NOTE: This article originally appears on Dollarfootage.com (our stock video project).
Please view it there at this link: ORIGINAL ARTICLE
Are you looking at starting to make films and thinking “What is the absolute best bang-for-buck DSLR camera I can buy to get started?” If so, that’s what I would like to tell you about in this short article.
Note: Keep in mind that this is merely my opinion and I am sure other people’s opinions will differ. I will just tell you what I know and then you can choose to use that information however you like.
Prices explained: I’m going to do these prices in USD and they are mostly going to be either estimates or current prices I can find online as of September 2016. Yes, the prices will vary depending which country you are in and the current exchange rate,
but keep in mind that although the prices may change slightly, I am writing this from the point of view of what is the best compared with other similar-priced options, so it shouldn’t matter if the prices differ as the other options will likely also adjust accordingly.
Best Budget Camera Body (the physical camera, with no lens)
For camera body, I recommend buying a good condition second-hand camera. The reason for this is that you can probably save anywhere from 30-60% compared with new and generally people take very good care of their cameras once you get above the lowest end level.
First Choice: Canon 60D (used)
Buy on Amazon here: Canon EOS 60D
Reasons for this choice:
It’s an insanely good camera, seriously.
Firstly there are newer ‘upgraded’ versions of this camera (the 70D and 80D, which I will list below) The reason that I say not to buy the 70D or 80D is because I personally don’t believe the extra $$ you spend will be quite worth the differences between them, new or used. If you are looking for bang-for-buck, THIS IS IT!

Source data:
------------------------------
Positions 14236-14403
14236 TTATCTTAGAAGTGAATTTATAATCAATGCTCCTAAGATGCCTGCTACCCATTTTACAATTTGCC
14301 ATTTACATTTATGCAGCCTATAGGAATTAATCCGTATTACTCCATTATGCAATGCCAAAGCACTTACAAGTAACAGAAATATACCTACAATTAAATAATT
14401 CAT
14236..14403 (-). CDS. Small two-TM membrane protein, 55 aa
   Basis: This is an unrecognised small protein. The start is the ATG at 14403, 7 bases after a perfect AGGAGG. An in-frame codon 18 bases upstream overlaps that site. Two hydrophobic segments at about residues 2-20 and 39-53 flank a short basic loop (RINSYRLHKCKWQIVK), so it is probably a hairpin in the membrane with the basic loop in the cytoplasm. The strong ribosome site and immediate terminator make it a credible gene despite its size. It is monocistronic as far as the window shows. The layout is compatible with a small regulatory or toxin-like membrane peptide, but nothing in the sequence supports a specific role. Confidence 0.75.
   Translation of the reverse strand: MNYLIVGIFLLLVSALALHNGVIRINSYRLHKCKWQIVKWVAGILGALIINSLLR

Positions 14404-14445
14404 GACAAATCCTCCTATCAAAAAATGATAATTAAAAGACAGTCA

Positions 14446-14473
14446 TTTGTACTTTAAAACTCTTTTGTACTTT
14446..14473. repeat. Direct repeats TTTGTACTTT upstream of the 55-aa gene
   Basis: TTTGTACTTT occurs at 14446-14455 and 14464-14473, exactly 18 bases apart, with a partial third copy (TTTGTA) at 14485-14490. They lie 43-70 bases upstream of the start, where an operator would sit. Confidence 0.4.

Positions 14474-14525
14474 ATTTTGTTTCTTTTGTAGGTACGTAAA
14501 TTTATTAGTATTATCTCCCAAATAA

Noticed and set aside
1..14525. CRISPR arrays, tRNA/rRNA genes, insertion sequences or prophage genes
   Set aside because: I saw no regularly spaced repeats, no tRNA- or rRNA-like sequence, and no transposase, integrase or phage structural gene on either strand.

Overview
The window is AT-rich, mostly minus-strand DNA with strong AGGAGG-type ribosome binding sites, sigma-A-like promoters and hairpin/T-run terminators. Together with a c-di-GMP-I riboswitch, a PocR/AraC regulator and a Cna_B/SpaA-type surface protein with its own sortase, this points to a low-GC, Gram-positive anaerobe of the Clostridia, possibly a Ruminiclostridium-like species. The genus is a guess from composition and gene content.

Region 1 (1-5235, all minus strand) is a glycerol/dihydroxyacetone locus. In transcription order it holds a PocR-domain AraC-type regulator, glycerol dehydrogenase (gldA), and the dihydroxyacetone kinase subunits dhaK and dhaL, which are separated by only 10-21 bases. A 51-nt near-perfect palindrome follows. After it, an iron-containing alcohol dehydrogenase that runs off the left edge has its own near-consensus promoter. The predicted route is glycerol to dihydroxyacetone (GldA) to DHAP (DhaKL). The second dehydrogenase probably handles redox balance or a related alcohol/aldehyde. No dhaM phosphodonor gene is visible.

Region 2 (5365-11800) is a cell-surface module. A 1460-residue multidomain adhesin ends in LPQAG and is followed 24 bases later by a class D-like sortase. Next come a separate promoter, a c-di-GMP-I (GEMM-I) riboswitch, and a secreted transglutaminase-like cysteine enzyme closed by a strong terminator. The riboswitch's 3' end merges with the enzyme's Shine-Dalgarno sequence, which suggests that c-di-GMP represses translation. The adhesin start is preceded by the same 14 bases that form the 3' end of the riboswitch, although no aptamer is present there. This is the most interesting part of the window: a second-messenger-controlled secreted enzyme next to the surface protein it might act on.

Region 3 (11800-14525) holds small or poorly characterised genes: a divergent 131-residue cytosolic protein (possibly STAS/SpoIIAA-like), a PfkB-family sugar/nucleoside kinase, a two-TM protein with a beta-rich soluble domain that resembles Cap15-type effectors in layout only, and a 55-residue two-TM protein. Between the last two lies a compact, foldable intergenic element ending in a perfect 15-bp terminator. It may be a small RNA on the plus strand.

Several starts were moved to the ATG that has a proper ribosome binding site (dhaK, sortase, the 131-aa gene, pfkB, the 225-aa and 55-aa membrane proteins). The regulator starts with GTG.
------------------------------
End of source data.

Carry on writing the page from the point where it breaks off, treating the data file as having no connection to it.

I bought the actual camera in the images above in early 2016 for around $500AUD ($350USDapprox) and it was absolutely immaculate with a super low shutter count* under 5000! (*Shutter count is the total number of times a photo or video has been taken on the device) What is a low shutter count? I would personally say anything under 12000 to be a low shutter count, under 5000 is super low. Again, just my opinion..
Bang for buck and large range of lens choice
This camera will give you amazing quality video for the price. You will also have the advantage of this being part of the canon EOS range which means all EF and EF-S lenses will work great with it.
The 60D is what’s called a crop-sensor camera. This in basic terms means the aspect ration is X1.6 VS a full frame camera like the Canon 6D or Canon 5D. So if you attach a lens that is for example 20mm focal length, the actual focal length on this camera will be; 20mm X 1.6 = 32mm actual focal length. I recommend watching youtube videos on the subject if you want more info. In fact, if you don’t understand something you should just type the question into youtube and you will likely get an answer. Which brings me to my next point…
This camera is super popular
Why is this a good thing? Because the more popular a camera is, the more people are using it, which means the more people are producing youtube tutorials and blogs about how to use it, do cool things and troubleshoot issues. I cannot tell you how many times I’ve found an answer to something by just typing my question into Youtube or google. I strongly advise and beginner film maker to Youtube everything.
Once you’ve set up your basic settings for filming, this camera is super user friendly. If you are looking for a professional film look I would recommend checking out this video. It uses SD cards which are my personal preferred method of storage as they can store a lot of GB and are also very cheap and most computers and laptops have an SD card drive which makes it super easy to get footage off the camera. You can of course also connect the camera to a computer via usb and get the footage off that way.
Another cool feature this camera has -which even the much more expensive full frame 5D and 6D don’t have- is a tilting screen. The 60D however has the Vari-angle 3.0-inch Clear View LCD monitor. This monitor is super handy for self filming like V-logs and if the camera needs to be either very close to the ground or held high above your head for a shot (eg: at a music concert)
It has a pop-up flash. I never used it since obviously for film you don’t need it and I don’t like the look of photo’s with flash.. but hey, it does have one!
I personally like Canon camera’s. For whatever reason people’s skin tones just seems to look ‘right’ on a Canon DSLR. While I personally like and almost exclusively use their products, I also acknowledge that other brands have some great choices too. The first that come to mind are the Sony A7 range.
You can shoot Slow-Motion